Dogs Togs



Miss Lucee is always perfectly groomed and her harness is taken off after every walk. 
She also wears a small light-weight collar that holds her ID tags.

A great percentage of pet parents of small breed dogs, and some large breed dogs as well, have traded in the traditional dog collar for a dog harness. They come in a plethora of styles, materials, colors and designs. A well fitted harness can provide comfort, ease of use, safety and probably a more pleasurable walking experience for all involved.

Your dogs ID tag and Rabies tag can be attached to the harness ring in the same manner as attaching them to a dog collar. However, when the harness shifts to the side, as they usually do when made of multiple straps, the tags may wind up hanging on the side of your dog.


Though I would give "the dog harness" a thumbs up, my recommendation is to use a light weight, narrow and soft collar for the purpose of securing your dogs tags, in addition to a harness for walking. Why? Because even though a dog harness has many redeeming qualities, it needs to be removed when not in use. Unlike a dog collar, a harness can become irritating especially where your dog's front legs and chest meet. Dogs with long hair or thick fur will become extremely matted under the harness if it is not taken off after walking, or at the end of the day, or at the very least, every few days so that you can brush or comb your dog's hair before putting the harness back on. The harnesses that allows for ease of use are the ones designed to be stepped into, much like a bra, and clip across the dog's back. Some Velcro first and then clip. The quilted material harnesses are less irritating and less likely to mat your dog's hair.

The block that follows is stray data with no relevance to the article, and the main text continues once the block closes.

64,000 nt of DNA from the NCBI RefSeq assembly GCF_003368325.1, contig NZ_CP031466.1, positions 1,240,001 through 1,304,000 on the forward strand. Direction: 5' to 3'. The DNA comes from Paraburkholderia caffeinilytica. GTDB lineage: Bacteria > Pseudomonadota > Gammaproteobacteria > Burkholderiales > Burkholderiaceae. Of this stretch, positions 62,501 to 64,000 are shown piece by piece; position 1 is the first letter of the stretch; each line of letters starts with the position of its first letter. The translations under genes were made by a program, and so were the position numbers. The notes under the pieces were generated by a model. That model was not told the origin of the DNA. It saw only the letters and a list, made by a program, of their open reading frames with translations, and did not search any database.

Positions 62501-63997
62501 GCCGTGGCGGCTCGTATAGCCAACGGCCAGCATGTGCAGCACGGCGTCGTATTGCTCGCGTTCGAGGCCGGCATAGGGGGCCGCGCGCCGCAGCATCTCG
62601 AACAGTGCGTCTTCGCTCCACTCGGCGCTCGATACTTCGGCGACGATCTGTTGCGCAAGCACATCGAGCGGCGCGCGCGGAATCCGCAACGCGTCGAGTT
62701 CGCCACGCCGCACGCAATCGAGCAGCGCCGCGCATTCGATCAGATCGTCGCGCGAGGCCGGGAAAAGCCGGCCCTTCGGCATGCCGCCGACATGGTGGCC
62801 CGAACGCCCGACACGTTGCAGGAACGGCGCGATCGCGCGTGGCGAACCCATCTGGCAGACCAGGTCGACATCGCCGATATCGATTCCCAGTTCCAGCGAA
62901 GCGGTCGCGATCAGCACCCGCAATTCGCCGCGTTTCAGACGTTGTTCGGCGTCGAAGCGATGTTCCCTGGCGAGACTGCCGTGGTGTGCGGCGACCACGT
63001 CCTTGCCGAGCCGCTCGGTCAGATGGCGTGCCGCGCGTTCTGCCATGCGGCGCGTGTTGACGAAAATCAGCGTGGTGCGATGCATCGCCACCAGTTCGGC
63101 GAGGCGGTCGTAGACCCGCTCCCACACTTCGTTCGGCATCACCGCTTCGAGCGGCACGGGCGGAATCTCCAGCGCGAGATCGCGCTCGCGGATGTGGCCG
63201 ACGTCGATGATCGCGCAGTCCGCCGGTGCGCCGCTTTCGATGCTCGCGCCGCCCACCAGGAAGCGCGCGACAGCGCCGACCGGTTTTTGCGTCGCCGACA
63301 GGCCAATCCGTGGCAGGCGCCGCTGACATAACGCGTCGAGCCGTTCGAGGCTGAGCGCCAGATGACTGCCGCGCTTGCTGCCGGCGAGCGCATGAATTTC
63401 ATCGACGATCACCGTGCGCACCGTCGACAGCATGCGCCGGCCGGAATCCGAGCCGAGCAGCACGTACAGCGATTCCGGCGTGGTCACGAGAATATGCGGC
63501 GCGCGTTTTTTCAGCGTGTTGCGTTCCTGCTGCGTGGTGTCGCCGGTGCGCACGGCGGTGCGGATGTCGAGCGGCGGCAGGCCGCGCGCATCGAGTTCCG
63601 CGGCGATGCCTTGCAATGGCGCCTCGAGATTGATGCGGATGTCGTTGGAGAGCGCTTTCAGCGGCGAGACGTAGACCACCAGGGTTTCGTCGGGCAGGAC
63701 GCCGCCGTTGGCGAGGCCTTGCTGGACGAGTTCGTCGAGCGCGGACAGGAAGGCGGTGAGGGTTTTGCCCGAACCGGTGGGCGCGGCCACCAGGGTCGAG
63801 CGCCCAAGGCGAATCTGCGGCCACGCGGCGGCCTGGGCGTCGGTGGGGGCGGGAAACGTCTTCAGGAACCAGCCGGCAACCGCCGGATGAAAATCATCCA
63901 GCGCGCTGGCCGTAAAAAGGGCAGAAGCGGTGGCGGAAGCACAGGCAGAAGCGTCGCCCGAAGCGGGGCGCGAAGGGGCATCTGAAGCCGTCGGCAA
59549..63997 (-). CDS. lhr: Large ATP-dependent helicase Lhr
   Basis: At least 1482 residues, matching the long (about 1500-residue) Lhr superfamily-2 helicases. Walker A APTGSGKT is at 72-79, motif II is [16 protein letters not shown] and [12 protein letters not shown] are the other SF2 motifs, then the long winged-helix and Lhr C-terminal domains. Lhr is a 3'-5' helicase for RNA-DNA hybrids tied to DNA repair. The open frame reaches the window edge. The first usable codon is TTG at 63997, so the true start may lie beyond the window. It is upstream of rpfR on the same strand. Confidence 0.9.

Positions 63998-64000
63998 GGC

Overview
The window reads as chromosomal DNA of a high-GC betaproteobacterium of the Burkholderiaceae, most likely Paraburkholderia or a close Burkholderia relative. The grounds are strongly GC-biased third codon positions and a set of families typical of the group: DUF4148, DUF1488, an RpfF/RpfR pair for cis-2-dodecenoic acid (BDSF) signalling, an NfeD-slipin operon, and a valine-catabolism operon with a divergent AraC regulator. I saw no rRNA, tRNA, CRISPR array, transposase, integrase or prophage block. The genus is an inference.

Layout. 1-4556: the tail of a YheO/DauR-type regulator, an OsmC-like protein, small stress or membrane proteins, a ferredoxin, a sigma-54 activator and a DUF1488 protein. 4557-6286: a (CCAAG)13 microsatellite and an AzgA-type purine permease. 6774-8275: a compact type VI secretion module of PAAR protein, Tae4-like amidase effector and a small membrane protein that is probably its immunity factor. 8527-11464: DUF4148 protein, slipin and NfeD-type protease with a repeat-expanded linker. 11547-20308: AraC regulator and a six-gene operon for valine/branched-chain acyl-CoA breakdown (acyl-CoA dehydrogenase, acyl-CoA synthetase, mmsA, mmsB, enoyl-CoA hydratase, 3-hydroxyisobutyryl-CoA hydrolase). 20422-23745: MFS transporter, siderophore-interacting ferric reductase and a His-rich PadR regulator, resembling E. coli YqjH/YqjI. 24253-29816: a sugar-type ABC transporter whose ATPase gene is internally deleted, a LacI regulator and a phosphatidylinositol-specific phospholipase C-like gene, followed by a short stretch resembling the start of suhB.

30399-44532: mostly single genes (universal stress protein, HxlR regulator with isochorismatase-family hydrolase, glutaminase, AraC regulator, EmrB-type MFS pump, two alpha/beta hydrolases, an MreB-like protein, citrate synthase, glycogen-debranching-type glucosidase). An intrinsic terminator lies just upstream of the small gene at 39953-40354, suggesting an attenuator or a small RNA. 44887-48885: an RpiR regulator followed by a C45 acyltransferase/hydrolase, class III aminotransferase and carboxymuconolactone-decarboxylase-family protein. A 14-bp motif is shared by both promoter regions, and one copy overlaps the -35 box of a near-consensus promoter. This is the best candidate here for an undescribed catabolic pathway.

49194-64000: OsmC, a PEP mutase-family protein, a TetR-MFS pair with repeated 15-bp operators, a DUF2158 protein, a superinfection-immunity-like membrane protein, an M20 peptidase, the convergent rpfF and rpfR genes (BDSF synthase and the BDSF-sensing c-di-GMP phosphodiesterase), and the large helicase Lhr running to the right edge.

Yorkie, Shih Tzu, Maltese, Havenese and similar breeds that are small and long coated seem to all be candidates for matted hair due to harnesses that are not periodically removed.